Finance chiefs from the Group of Seven major developed countries on Thursday agreed to provide Ukraine with further financial support as Russia's invasion of the Eastern European nation continues, a Japanese official said.
The agreement was reached during the first day of their meeting in Koenigswinter, near the German city of Bonn. The group's finance ministers and central bankers are still discussing the amount of financial help to be offered, the official said.
They also confirmed "strong" sanctions will be maintained with pressure to be stepped up on Moscow, according to the Japanese Finance Ministry official, who spoke on condition of anonymity.
Finance Minister Shunichi Suzuki told reporters that he pointed out in the meeting the importance of "maximizing the effectiveness of the economic sanctions while mitigating their impacts (outside Russia)," such as surging fuel prices.
Suzuki also said he told other G-7 members about the need to take measures against third parties "backfilling," or undermining, sanctions to help Russia dodge the punitive measures, in an apparent reference to China.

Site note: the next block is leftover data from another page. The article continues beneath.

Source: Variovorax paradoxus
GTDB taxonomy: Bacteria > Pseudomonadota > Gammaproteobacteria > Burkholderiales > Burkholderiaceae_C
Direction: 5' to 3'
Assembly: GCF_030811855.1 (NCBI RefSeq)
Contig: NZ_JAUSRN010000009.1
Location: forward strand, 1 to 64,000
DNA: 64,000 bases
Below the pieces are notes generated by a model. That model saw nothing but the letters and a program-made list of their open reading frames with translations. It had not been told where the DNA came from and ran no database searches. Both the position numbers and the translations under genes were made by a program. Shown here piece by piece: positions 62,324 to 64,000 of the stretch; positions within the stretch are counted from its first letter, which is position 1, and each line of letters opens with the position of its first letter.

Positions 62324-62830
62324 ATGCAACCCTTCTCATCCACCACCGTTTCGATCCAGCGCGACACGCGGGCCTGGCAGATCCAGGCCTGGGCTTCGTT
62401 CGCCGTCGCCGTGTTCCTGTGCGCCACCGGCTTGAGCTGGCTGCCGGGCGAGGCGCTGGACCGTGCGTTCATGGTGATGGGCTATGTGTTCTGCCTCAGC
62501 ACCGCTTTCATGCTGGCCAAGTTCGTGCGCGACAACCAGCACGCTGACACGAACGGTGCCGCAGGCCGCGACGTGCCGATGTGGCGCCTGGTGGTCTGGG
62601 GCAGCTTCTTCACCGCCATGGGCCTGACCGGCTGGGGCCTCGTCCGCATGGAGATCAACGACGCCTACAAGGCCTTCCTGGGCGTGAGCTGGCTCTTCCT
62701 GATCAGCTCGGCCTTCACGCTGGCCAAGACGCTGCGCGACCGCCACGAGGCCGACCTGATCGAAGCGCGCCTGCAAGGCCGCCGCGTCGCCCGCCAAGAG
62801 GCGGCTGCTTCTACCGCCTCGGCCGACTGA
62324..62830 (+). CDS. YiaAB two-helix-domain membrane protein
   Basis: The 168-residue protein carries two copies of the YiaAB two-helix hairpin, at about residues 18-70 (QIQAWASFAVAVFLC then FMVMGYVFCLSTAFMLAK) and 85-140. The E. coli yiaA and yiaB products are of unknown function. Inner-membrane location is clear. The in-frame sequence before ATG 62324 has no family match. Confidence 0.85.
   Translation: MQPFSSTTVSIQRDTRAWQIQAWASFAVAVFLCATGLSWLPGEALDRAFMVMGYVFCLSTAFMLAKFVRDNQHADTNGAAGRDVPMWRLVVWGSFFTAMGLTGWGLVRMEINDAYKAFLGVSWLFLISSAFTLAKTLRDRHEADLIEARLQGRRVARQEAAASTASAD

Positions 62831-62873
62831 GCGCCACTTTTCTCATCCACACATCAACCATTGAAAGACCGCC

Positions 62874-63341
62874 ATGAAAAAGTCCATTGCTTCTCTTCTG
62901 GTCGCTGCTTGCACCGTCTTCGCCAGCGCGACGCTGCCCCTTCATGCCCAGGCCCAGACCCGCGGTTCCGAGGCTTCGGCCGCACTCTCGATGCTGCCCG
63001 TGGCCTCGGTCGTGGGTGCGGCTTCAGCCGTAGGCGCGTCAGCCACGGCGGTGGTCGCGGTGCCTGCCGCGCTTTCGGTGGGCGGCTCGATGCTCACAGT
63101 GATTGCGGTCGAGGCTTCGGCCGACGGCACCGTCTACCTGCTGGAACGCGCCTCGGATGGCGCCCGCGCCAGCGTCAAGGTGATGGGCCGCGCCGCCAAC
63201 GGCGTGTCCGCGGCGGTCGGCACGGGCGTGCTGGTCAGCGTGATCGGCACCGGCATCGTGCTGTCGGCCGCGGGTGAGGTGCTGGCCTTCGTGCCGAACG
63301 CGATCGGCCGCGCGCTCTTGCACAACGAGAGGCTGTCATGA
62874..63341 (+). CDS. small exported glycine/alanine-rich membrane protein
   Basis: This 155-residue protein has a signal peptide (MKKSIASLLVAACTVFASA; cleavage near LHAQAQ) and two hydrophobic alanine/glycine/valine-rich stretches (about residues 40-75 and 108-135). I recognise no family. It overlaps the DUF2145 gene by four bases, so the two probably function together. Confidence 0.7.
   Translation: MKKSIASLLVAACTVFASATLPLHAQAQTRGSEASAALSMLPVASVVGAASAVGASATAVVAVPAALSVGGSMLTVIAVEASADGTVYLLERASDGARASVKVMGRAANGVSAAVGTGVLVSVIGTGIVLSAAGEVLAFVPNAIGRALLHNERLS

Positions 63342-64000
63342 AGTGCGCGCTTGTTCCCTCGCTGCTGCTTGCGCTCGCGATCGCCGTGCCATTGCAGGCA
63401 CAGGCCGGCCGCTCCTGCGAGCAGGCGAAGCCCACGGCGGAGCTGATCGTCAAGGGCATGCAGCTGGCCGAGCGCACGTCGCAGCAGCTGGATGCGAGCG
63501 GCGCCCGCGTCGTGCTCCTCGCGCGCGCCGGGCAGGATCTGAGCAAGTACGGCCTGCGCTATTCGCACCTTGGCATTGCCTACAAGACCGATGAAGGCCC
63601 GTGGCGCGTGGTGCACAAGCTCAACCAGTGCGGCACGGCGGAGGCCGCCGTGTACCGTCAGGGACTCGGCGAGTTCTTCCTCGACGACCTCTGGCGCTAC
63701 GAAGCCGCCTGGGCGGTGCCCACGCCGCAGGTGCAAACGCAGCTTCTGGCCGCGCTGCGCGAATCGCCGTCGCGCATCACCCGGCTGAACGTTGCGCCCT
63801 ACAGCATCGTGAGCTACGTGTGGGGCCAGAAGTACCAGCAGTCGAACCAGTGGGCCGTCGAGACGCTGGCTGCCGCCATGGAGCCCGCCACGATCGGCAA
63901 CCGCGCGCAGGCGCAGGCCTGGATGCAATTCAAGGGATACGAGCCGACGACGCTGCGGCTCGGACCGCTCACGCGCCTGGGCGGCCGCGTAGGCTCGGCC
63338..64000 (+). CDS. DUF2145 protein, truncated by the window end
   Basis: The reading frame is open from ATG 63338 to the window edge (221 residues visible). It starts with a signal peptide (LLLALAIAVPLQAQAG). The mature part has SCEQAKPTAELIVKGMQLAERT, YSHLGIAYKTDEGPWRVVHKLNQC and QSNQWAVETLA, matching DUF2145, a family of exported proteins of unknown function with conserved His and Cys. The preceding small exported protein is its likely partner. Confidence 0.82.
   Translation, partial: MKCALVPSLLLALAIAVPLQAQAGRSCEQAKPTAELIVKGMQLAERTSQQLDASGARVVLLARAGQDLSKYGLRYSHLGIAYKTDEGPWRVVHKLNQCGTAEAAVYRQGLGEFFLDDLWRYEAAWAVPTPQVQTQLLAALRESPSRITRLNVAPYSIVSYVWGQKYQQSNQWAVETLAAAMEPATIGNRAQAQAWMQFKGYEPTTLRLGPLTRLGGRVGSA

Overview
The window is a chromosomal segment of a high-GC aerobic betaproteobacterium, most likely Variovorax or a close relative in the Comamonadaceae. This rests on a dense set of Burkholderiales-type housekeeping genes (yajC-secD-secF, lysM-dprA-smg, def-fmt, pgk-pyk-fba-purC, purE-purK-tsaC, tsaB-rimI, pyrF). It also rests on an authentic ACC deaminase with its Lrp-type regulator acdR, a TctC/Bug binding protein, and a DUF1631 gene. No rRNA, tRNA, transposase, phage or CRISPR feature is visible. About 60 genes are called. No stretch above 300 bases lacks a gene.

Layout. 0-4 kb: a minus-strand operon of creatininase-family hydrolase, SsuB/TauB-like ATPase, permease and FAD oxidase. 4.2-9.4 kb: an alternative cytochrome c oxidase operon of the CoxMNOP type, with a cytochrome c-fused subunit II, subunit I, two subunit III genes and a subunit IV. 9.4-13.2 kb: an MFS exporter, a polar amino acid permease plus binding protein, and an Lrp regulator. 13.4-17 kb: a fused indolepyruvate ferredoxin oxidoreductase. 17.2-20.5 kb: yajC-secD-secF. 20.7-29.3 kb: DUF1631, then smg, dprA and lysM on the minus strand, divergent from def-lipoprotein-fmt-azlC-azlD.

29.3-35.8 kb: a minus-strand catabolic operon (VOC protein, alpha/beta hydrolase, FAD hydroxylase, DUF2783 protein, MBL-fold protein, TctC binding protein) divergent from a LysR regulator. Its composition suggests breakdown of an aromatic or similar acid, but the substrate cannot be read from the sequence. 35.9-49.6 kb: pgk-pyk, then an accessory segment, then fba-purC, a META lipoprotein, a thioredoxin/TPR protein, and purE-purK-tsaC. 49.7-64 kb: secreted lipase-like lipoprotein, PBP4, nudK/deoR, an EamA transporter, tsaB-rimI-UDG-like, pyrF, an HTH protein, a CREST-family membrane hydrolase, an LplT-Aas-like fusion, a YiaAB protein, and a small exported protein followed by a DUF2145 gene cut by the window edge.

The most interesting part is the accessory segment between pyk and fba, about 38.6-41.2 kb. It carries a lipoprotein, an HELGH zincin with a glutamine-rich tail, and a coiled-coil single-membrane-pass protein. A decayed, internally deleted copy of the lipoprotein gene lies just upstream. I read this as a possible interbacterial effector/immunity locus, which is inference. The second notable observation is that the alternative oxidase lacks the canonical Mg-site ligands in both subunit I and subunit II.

After the two-day meeting, finance chiefs from the G-7, including Britain, Japan and the United States, are expected to issue a joint statement demonstrating the group's unity in imposing sanctions on Russia, which has been the target of international condemnation since it began its attack on Ukraine in late February.
The financial leaders will agree on an $18.4 billion aid package to help Ukraine pay its bills in the coming months, Reuters reported.
On Thursday, Japanese Prime Minister Fumio Kishida said Japan will provide an additional $300 million in financial assistance to Ukraine.
"We have received calls for short-term funding support from the Ukrainian side as the fiscal situation has deteriorated due to Russia's invasion," Kishida told reporters in Tokyo.
"As a member of the G-7 and a member of the international community, Japan should respond to such needs."
In addition to issues associated with the war in Ukraine, Suzuki said he touched on the yen's rapid depreciation in recent weeks against major currencies and told his counterparts that Japan will "appropriately deal with foreign exchange issues."